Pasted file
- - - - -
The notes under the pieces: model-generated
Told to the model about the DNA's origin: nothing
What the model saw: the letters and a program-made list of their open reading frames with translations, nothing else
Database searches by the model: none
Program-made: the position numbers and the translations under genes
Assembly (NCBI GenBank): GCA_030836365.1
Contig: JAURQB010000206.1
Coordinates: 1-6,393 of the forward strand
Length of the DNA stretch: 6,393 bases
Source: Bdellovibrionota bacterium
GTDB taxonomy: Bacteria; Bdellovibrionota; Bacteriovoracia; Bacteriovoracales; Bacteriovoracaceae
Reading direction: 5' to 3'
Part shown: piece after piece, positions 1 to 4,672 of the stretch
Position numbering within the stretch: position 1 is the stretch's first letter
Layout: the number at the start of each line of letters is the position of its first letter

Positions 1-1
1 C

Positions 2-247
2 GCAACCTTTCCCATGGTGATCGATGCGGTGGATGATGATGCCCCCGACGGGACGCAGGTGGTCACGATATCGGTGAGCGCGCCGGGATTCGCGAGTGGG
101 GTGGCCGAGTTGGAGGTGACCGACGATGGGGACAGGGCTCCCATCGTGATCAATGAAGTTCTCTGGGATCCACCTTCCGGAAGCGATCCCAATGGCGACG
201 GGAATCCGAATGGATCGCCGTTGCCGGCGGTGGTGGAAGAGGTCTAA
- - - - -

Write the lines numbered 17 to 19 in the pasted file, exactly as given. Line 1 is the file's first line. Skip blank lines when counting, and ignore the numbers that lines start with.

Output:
1 C

Positions 2-247
2 GCAACCTTTCCCATGGTGATCGATGCGGTGGATGATGATGCCCCCGACGGGACGCAGGTGGTCACGATATCGGTGAGCGCGCCGGGATTCGCGAGTGGG